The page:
Friday, May 6, 2016

"Fast Eddie" Rickenbacker

by Ramona K. Cecil

The 29th of this month, in my state of Indiana, the Indianapolis Motor Speedway will host the 100th running of the Indianapolis 500 Mile Race. The Speedway’s important milestone will doubtless spark many conversations about the early years of the track and the pioneers in the sport of automobile racing that have left their mark on the place. Among those pioneers, the name Eddie Rickenbacker stands out; not because he ever won an Indianapolis 500—he didn’t—but because of his amazing life that included a significant contribution to automobile racing and the Indianapolis Motor Speedway.      
Eddie Rickenbacker, race car driver and
WWI flying ace

Born in Columbus, Ohio on October 8, 1890 to Swiss immigrant parents, Eddie was, from an early age, a daredevil. By his own count, he survived 135 brushes with death during his lifetime. The first came at age 8 when young Rickenbacker, as the leader of mischievous gang of boys called the Horsehead Gang, slid in a metal cart down a hill into a gravel pit. The cart flipped, slicing his leg to the bone. At age twelve his father died forcing Eddie to quit school and support the family doing an array of jobs from selling eggs and goat milk to working in various local factories.

In 1906 at the age of 16, Eddie found his passion when he went to work for Lee Frayer, a race car driver and head of Frayer-Miller Automobile Company, who let Eddie ride with him as a mechanic in major races. In 1912, Eddie joined car designer Fred Duesenberg and began racing cars on his own. Earning the nickname “Fast Eddie,” he participated in the 1912, 1914, 1915, and 1916 Indianapolis 500 races. Though he never won any of those races, in 1914 he set a world speed record of 134 mph at Daytona. In 1916, while preparing for an automobile race in California, Rickenbacker took his first ride in an airplane and was hooked.

Eddie Rickenbacker in race car

Eddie Rickenbacker at Indianapolis 500


When America entered WWI Eddie joined up, learned to fly airplanes and was assigned to the 94th Aero Squadron, also called the “Hat-in-the-Ring” Squadron. He changed the spelling of his surname from “Rickenbacher” to Rickenbacker, replacing the “h” with a “k” to appear less Germanic. He also adopted the middle name, Vernon, which his parents hadn’t given him, but that he thought sounded classy. Later in his autobiography, he claimed that the change of spelling he made to his last name forced his Rickenbacher relatives to follow suit. Called the “Ace of Aces,” Rickenbacker’s accomplishments as a WWI fighter pilot won him worldwide acclaim as well as a chest full of medals, including the Medal of Honor. Between April 29th and October 30th of 1918, Rickenbacker shot down twenty-six enemy planes and survived; an amazing feat considering WWI aviators were three times more likely to die than any other combat forces.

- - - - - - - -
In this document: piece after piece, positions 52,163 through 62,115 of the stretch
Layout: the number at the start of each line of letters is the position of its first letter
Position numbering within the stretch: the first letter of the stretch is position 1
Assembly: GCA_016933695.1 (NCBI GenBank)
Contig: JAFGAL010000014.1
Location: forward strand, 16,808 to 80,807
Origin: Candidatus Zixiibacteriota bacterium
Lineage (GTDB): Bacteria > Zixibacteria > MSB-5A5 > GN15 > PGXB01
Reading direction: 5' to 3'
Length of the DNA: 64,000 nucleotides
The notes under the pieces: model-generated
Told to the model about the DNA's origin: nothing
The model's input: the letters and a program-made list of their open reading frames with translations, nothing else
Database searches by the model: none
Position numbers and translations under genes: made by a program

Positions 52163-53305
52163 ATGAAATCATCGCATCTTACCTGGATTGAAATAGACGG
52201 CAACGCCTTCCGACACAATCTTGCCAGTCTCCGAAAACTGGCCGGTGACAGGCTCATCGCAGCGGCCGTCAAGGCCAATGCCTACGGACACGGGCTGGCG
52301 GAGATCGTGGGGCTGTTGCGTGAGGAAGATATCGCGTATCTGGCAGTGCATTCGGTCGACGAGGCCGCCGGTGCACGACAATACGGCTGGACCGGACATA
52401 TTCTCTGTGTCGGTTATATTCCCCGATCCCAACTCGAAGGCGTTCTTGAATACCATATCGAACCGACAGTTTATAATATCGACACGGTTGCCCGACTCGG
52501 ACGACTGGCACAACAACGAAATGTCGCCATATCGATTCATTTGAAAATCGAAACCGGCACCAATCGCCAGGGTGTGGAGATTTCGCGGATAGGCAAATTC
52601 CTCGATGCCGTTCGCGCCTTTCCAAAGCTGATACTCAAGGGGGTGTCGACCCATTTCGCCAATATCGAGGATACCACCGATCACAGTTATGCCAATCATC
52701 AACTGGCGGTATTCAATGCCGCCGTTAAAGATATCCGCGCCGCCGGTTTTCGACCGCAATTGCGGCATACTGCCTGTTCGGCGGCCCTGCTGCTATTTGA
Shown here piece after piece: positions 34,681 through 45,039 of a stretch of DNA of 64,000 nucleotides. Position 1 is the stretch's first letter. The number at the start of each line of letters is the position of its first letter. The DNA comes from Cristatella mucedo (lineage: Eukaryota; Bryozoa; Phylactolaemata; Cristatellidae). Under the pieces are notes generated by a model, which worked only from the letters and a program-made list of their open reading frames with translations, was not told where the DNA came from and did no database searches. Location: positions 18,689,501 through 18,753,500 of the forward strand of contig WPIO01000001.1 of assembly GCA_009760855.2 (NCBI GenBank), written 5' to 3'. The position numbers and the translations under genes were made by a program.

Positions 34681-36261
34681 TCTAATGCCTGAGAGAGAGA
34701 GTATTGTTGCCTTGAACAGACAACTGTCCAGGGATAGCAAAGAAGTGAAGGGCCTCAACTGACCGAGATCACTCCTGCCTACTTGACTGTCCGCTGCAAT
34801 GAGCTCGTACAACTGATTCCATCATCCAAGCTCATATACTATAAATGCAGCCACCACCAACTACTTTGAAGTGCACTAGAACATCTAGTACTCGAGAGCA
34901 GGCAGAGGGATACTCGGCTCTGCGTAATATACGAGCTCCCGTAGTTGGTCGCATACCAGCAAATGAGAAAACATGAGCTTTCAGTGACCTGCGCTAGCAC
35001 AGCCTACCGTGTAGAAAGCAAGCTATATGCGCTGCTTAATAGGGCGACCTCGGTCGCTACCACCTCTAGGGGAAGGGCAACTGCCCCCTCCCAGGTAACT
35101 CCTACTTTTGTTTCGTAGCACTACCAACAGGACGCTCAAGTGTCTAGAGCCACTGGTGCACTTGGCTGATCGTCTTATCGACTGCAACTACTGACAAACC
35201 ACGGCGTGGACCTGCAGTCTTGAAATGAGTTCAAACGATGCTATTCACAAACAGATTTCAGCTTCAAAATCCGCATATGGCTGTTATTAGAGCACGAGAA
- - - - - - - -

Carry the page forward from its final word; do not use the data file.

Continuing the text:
Eddie Rickenbacker and 94th "Hat-in-the-Ring Squadron

After the war, in 1920, Rickenbacker started the Rickenbacker Motor Company. Though the company eventually went bankrupt, Rickenbacker helped develop the four-wheel brake system. Interesting that he kept the same "Hat-in-the-Ring logo used by his old squadron.             

Two years later Eddie, who’d vowed to eschew marriage, married Adelaide Frost Durant, ex-wife of a former rival race car driver. The couple adopted two sons.

Eddie Rickenbacker and family

In 1927 Rickenbacker bought the Indianapolis Motor Speedway and operated it until 1941, closing it at the entrance of WWII before finally selling it in 1945. During the 1920s and 1930s Rickenbacker worked for General Motors and several air line companies, finally taking the helm of Eastern Airlines in 1935. Three years later, he bought the company.

Among Eddie Rickenbacker’s less known accomplishments was the comic strip Ace Drummond, which he wrote from 1935 to 1940.                 

It was in 1942 that Rickenbacker experienced his most famous brush with death. While on a tour of the air bases in the Pacific Theater during WWII, Rickenbacker’s plane was forced to ditch in the Pacific Ocean. For 24 days Rickenbacker, his friend and business partner Army Captain Hans C. Adamson, and their crewmen drifted at sea in life rafts before being rescued by a U.S. Navy float plane, earning Rickenbacker the new nickname of "Lucky" Eddie.  

After cheating death so many times throughout his amazing life, Eddie Rickenbacker died of pneumonia following a stroke in 1973 at the age of 83.  

So should the name Eddie Rickenbacker come up during the celebration of the 100th running of the Indianapolis 500, I will give a mental salute and waggle of wings in honor of the amazing life of “Fast Eddie” Rickenbacker, the American Ace of Aces.

Ramona K. Cecil is a poet and award-winning author of historical fiction for the Christian market. A proud Hoosier, she often sets her stories in her home state of Indiana.

Check out her website at

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